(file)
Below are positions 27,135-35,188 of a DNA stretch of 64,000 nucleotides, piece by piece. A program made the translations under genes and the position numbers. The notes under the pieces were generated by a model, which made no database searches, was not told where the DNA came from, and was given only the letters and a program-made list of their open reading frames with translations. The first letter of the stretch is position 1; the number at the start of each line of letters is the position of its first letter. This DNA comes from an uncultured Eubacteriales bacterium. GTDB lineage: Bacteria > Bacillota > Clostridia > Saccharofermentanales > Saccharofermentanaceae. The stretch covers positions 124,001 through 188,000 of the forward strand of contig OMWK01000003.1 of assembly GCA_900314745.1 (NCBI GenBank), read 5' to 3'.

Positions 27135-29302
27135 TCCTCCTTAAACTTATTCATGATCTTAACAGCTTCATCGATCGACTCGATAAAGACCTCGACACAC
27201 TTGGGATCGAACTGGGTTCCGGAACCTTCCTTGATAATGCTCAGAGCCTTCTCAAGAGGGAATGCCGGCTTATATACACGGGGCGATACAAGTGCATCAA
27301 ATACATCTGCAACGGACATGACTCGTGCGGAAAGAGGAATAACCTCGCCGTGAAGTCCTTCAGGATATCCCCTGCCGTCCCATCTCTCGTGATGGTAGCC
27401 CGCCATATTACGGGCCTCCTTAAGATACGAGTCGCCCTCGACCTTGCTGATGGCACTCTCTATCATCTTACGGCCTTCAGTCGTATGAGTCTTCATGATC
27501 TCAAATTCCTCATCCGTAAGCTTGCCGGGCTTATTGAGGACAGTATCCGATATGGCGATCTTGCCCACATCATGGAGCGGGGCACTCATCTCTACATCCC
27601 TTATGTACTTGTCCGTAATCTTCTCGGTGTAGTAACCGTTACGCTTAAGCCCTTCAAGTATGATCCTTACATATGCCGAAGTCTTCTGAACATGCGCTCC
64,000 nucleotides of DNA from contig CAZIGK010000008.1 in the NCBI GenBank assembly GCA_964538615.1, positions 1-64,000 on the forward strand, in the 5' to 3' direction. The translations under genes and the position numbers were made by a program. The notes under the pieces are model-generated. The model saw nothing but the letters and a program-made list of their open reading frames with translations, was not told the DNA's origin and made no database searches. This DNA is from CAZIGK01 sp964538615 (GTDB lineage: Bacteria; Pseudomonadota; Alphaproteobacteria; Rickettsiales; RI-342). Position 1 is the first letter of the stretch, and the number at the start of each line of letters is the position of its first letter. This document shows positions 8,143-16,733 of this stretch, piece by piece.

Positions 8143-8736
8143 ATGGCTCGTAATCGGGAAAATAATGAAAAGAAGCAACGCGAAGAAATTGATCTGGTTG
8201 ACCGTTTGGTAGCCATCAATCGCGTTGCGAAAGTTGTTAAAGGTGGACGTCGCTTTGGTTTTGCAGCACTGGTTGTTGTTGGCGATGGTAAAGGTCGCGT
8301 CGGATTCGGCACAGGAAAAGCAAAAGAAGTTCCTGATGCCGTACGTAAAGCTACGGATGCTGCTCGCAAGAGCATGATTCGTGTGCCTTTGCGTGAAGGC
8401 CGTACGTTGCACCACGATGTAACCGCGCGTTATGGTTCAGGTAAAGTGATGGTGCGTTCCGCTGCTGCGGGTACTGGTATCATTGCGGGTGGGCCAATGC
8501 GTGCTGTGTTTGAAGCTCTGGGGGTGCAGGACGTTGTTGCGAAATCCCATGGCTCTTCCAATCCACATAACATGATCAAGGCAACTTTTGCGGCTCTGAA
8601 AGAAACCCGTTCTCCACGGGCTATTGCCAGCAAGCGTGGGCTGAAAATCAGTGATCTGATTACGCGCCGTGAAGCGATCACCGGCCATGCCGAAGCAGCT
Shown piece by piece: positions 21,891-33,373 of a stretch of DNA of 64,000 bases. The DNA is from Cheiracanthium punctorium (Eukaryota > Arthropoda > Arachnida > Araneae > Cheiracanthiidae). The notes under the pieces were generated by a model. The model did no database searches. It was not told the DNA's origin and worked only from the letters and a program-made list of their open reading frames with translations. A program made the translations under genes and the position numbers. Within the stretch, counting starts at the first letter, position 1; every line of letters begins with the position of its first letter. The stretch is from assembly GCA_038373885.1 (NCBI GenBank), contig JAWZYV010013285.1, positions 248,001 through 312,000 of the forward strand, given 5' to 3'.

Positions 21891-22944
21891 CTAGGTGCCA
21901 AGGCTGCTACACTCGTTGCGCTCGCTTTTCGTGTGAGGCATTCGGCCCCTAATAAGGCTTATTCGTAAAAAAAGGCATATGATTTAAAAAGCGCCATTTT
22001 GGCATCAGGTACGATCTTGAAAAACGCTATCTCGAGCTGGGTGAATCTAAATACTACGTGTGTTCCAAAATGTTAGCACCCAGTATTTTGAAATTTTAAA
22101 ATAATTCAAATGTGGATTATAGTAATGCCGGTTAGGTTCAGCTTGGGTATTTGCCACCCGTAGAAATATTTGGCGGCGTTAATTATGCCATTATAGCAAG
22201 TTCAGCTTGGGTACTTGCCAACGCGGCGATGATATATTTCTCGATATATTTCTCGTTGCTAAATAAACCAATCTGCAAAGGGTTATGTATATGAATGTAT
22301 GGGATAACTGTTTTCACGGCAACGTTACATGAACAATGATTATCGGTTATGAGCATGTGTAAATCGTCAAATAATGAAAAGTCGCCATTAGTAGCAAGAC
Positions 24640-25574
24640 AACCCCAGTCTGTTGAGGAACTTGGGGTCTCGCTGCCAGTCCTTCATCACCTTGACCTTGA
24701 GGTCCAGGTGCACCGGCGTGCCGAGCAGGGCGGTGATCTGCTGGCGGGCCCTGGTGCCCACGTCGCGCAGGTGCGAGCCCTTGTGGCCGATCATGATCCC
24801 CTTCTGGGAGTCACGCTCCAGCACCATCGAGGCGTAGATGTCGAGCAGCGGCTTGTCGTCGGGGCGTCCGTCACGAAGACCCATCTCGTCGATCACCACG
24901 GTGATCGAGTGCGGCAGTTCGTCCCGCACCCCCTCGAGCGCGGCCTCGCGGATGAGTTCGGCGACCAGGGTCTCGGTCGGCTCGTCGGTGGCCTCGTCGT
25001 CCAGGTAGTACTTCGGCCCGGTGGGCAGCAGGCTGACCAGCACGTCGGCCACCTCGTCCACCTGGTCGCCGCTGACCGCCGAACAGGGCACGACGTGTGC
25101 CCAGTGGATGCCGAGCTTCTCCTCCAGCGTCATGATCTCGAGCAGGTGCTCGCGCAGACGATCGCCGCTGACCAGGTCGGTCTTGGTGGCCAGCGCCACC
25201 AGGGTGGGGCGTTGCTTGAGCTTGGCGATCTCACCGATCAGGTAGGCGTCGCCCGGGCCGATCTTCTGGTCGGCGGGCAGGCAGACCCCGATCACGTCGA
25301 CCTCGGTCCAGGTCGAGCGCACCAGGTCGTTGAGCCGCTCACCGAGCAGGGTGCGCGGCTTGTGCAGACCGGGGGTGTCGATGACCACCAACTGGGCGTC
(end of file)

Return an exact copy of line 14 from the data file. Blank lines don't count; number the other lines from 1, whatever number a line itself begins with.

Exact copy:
8401 CGTACGTTGCACCACGATGTAACCGCGCGTTATGGTTCAGGTAAAGTGATGGTGCGTTCCGCTGCTGCGGGTACTGGTATCATTGCGGGTGGGCCAATGC